Before the establishment of patriarchs (beginning in AD 325), metropolitan was the highest episcopal rank in the Eastern rites of the Church. Holders of this rank presided over synods of bishops, and were granted special privileges by canon law and sacred tradition.
The Early Church structure generally followed the Roman imperial practice, with one bishop ruling each city and its territory. The bishop of the provincial capital, the metropolitan, enjoyed certain rights over other bishops in the province, later called suffragans.
In the Latin Church, an ecclesiastical province, composed of several neighbouring dioceses, is headed by a metropolitan, the archbishop of the diocese designated by the Pope. The other bishops are known as suffragan bishops.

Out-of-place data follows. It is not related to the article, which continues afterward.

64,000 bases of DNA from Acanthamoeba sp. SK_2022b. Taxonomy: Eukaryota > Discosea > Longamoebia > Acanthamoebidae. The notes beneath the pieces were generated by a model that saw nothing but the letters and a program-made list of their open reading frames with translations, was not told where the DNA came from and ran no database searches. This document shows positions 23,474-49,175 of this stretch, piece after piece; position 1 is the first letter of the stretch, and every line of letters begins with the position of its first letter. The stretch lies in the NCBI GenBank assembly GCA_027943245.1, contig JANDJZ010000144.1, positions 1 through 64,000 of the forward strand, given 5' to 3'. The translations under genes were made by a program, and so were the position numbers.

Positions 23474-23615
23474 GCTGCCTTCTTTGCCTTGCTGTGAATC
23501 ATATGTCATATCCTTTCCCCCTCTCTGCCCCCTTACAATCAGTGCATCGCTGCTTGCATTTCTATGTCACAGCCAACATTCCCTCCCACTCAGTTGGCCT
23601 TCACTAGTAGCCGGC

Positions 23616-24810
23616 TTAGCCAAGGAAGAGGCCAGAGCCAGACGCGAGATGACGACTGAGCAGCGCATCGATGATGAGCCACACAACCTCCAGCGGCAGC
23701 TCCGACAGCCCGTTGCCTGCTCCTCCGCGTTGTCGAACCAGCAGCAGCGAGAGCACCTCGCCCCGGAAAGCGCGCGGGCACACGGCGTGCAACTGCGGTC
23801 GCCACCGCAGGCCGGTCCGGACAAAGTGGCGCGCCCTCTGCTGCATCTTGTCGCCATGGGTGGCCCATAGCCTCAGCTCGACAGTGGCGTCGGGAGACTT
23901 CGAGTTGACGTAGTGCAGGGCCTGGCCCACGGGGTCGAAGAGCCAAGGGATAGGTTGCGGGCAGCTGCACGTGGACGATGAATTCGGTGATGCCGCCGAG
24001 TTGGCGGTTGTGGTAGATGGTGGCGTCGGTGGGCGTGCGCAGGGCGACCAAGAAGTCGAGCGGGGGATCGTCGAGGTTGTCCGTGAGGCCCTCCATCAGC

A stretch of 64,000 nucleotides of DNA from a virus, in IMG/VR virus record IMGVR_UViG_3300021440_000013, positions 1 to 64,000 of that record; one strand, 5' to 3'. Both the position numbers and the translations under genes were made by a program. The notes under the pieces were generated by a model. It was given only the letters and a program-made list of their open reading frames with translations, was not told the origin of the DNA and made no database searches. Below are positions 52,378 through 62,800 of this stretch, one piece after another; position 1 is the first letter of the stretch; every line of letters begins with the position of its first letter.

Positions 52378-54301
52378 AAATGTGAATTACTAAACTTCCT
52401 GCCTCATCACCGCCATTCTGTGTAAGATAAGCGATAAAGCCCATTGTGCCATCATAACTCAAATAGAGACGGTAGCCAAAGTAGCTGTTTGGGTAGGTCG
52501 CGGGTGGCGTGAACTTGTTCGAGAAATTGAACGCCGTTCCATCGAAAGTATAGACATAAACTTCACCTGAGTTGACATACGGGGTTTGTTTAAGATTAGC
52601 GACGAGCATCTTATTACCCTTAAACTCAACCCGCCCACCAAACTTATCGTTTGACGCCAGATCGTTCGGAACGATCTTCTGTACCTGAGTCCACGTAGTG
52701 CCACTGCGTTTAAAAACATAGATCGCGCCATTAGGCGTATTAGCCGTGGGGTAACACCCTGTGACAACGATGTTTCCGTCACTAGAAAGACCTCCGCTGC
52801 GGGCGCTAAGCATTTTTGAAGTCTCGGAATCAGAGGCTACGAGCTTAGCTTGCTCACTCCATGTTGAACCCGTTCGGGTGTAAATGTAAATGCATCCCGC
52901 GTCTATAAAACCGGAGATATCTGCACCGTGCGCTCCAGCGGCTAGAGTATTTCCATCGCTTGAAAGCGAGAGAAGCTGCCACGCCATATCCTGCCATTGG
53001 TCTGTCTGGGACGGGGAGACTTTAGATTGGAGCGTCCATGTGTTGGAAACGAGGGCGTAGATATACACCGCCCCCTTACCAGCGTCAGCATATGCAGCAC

The metropolitan's powers over dioceses other than his own are normally limited to
The metropolitan also has the liturgical privilege of celebrating sacred functions throughout the province, as if he were a bishop in his own diocese, provided only that, if he celebrates in a cathedral church, the diocesan bishop has been informed beforehand.
The metropolitan is obliged to request the pallium, a symbol of the power that, in communion with the Church of Rome, he possesses over his ecclesiastical province. This holds even if he had the pallium in another metropolitan see.
It is the responsibility of the metropolitan, with the consent of the majority of the suffragan bishops, to call a provincial council, decide where to convene it, and determine the agenda. It is his prerogative to preside over the provincial council. No provincial council can be called if the metropolitan see is vacant.